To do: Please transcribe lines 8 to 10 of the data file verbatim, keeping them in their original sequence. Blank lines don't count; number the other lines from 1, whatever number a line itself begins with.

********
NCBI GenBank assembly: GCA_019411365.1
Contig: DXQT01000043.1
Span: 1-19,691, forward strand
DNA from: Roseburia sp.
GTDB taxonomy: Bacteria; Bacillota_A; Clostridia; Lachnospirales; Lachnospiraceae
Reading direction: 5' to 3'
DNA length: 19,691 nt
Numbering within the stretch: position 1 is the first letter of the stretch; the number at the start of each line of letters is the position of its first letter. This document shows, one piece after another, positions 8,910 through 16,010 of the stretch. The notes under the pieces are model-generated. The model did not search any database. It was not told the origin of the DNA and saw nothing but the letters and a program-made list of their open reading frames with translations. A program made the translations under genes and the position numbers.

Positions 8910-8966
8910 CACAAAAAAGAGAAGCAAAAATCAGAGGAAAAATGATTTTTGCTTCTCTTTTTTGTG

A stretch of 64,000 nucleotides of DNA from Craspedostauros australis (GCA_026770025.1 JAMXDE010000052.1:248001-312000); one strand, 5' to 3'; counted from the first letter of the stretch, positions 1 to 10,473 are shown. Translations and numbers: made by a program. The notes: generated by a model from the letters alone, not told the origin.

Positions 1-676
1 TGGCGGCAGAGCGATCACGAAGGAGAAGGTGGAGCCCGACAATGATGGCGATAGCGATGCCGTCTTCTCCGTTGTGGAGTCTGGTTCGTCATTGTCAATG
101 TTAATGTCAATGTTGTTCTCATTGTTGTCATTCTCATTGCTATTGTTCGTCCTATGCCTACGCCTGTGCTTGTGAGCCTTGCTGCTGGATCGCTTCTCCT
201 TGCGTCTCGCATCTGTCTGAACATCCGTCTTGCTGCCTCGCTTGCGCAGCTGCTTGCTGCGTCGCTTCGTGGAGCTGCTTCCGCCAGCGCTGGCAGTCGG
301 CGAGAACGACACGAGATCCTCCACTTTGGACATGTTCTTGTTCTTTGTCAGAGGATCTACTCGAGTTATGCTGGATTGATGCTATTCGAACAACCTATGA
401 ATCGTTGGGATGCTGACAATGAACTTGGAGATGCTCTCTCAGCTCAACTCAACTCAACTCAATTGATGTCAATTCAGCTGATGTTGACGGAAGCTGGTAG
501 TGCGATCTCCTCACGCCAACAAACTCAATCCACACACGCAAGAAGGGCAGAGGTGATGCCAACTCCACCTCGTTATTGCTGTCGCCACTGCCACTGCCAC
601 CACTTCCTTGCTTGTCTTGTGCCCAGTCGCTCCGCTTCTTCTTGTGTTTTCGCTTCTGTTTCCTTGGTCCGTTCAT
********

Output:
Numbering within the stretch: position 1 is the first letter of the stretch; the number at the start of each line of letters is the position of its first letter. This document shows, one piece after another, positions 8,910 through 16,010 of the stretch. The notes under the pieces are model-generated. The model did not search any database. It was not told the origin of the DNA and saw nothing but the letters and a program-made list of their open reading frames with translations. A program made the translations under genes and the position numbers.

Positions 8910-8966
8910 CACAAAAAAGAGAAGCAAAAATCAGAGGAAAAATGATTTTTGCTTCTCTTTTTTGTG